# PharmPK Discussion - How to calculate intrasubject variability - Population PK

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• On 15 Mar 2002 at 14:44:59, Nick Holford (n.holford.at.auckland.ac.nz) sent the message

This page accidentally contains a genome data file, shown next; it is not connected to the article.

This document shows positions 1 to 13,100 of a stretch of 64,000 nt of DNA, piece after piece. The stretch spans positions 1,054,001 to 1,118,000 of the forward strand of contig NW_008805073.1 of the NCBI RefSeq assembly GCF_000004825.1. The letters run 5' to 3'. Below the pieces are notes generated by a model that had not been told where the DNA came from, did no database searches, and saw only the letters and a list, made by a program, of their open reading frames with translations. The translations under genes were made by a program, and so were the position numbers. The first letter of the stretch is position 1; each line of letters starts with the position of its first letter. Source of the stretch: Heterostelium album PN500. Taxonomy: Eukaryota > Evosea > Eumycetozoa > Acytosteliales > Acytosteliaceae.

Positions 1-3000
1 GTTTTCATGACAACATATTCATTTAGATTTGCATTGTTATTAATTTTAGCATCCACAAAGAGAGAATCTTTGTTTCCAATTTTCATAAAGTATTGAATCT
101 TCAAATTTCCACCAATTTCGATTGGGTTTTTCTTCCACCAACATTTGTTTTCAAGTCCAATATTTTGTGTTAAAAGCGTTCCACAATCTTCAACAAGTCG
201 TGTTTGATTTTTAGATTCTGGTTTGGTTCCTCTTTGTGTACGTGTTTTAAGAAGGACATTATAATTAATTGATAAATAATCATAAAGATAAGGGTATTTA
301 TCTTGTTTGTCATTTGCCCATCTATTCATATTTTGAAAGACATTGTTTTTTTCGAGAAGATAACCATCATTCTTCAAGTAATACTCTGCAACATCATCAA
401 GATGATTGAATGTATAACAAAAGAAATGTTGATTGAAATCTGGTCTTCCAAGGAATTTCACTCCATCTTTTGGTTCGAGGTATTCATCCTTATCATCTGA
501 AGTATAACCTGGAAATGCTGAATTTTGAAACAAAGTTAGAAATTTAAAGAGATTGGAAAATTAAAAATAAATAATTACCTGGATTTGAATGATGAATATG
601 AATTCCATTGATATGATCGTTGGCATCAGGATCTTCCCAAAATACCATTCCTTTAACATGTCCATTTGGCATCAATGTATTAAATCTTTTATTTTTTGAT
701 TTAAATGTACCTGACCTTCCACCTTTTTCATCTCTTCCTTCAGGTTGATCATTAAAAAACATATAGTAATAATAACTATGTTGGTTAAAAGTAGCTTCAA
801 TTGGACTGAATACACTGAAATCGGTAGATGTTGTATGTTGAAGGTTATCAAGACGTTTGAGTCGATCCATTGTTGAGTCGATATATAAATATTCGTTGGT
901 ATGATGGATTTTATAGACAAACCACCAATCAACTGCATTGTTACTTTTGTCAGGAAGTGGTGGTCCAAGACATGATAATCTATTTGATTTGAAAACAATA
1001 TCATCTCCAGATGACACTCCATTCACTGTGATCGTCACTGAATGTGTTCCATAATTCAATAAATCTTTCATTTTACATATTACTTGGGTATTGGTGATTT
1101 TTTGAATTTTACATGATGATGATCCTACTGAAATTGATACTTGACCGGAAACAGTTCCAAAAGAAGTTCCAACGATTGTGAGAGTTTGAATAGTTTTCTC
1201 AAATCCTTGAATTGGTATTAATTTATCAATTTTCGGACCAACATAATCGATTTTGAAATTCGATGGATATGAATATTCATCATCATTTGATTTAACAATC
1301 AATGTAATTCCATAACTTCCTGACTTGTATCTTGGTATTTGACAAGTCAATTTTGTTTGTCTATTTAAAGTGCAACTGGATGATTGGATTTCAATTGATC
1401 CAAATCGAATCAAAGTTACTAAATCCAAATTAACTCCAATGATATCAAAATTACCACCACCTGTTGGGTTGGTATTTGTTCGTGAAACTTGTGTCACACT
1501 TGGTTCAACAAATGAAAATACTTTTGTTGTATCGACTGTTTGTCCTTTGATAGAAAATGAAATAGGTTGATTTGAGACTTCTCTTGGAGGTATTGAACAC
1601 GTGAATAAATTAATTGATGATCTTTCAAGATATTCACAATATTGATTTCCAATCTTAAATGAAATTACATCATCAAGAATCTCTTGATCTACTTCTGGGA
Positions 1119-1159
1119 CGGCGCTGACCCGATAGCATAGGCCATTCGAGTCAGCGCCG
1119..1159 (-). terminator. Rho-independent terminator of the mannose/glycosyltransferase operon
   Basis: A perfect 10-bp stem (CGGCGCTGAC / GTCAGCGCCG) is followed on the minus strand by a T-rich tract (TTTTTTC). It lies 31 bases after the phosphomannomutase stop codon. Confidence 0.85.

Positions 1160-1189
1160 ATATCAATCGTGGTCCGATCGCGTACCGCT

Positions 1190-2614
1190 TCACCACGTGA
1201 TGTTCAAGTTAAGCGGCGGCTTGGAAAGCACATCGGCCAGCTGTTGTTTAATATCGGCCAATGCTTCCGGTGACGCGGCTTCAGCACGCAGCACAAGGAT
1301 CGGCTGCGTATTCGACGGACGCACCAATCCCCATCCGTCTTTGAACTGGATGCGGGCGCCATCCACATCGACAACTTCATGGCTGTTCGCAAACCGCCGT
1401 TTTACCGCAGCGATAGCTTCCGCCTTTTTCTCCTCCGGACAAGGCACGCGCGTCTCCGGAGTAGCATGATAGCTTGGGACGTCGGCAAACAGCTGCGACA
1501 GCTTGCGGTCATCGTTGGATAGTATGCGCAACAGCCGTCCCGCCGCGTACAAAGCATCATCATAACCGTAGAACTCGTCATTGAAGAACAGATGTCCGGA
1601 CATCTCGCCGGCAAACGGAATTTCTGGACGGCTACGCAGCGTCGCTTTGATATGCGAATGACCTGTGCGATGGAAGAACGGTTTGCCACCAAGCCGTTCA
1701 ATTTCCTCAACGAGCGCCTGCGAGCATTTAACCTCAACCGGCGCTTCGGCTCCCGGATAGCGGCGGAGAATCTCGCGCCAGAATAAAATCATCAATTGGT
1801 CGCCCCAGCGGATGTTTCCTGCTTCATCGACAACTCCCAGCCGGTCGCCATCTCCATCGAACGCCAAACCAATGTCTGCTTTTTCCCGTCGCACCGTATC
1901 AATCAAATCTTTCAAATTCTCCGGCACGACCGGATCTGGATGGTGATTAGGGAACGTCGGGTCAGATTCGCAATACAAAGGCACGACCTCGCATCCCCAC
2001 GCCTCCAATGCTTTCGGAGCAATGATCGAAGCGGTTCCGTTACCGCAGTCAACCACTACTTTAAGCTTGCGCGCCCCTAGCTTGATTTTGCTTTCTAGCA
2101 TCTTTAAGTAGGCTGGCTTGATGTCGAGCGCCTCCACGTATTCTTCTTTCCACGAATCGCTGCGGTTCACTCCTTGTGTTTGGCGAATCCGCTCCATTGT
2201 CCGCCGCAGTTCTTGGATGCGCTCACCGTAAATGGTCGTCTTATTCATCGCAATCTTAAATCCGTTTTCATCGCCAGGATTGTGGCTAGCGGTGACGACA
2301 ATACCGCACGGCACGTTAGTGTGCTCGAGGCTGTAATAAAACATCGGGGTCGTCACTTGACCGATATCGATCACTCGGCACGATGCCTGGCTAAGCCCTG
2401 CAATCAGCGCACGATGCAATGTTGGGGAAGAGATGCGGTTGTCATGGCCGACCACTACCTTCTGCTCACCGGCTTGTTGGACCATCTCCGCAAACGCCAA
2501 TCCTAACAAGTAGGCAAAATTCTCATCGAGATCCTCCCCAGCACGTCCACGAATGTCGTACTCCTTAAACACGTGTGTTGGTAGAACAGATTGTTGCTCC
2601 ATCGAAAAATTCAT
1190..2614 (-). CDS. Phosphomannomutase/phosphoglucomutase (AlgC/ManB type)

`The following message was posted to: PharmPK"anand iyer (by way of David Bourne)" wrote:>I am fresher who is just learning population PK. And this is somethingwhich has been bothering me a for some time. When we use population Pkapproach we consider the issue of inter as well as intra subjectvariability. And it is often said that using population Pk approach wecan calculate intra as well as inter subject variability. My question iswhen we use destructive sampling or even in clinical scenario if we ableto get just one sample for each time point from each subject how are weable to calculate intra-subject variability? The basic logic being thatyou need at least 2 samples from the same subject/animal for the sametime point to calculate intra subject variability. I understand the factby putting in various co-variaties like body weight, age etc we candetermine inter-subject variability. But can we estimate intra subjectvariability using these?This an excellent question. First of all let me caution you about theuse of the term "intra-individual variability". I think"intra-individual" is quite misleading. What is estimated is bettercalled residual unidentified variability (RUV). It is residual becauseit is what is left over after all the other sources have been accountedfor. It is unidentified because it is attributable to a variety ofconfounded sources including 1) model misspecification -- in many casesI suspect this is the biggest component. 2) measurement error -- thisincludes both the dependent variable e.g. concentration, and independentvariables such at time,dose, weight etc. 3) some true within subjectparameter variability (WSV) (although this is really modelmisspecification).You are quite correct in pointing out that that there areidentifiability problems with the destructive sampling (one sample persubject) design. Imagine the simplest PK experiment of a constant rateinput that is know to have reached steady state. With one concentrationmeasurement it is impossible to distinguish between variability arisingfrom differences in clearance from subject to subject (populationparameter variability; PPV) and RUV. One approach to solving thisproblem is to assume a value for RUV -- say 20% of the predictedconcentration. With this assumption the variability in concs can then beassigned to PPV.The use of covariates to identify predictable differences betweensubjects e.g. by using weight to assign higher clearances in heavierpeople, can help in reducing the size of PPV. Indeed, if you considerthe PPV without weight in the model this can be thought of as being thesum of predictable (PPVP) varibility and apparently random (PPVR)variability. As each covariate is added to the model its influence is tomove variability from PPVR to PPVP but the total PPV does not change andthere should be no effect on RUV (except via model misspecificationwhich may be decreased with an appropriate covariate model). Note thatPPVR includes variability from true between subject variability inparameters (BSV) and true within subject variability in parameters(WSV). These components can be identified by the use of anothercovariate (occasion) if it is possible to estimate the parameter on morethan one occasion within the same subject.In summary, covariates cannot help to estimate RUV except via decreasingmodel misspecification and if you misspecify the covariate model you canincrease RUV.Destructive sampling designs are a priori unidentifiable with respect todistinguishing PPV from RUV.The following reference illustrates some of the approaches to thisproblem: Is Mixed Effects Modeling or Na•ve Pooled Data AnalysisPreferred for the Interpretation of Single Sample per SubjectToxicokinetic Data? Hing J.P.; Woolfrey S.G.; Greenslade D.; WrightP.M.C. Journal of Pharmacokinetics and Pharmacodynamics, April 2001,28(2):193-210Nick--Nick Holford, Divn Pharmacology & Clinical Pharmacology University ofAuckland, 85 Park Rd, Private Bag 92019, Auckland, New Zealandemail:n.holford.-at-.auckland.ac.nzhttp://www.health.auckland.ac.nz/pharmacology/staff/nholford/`
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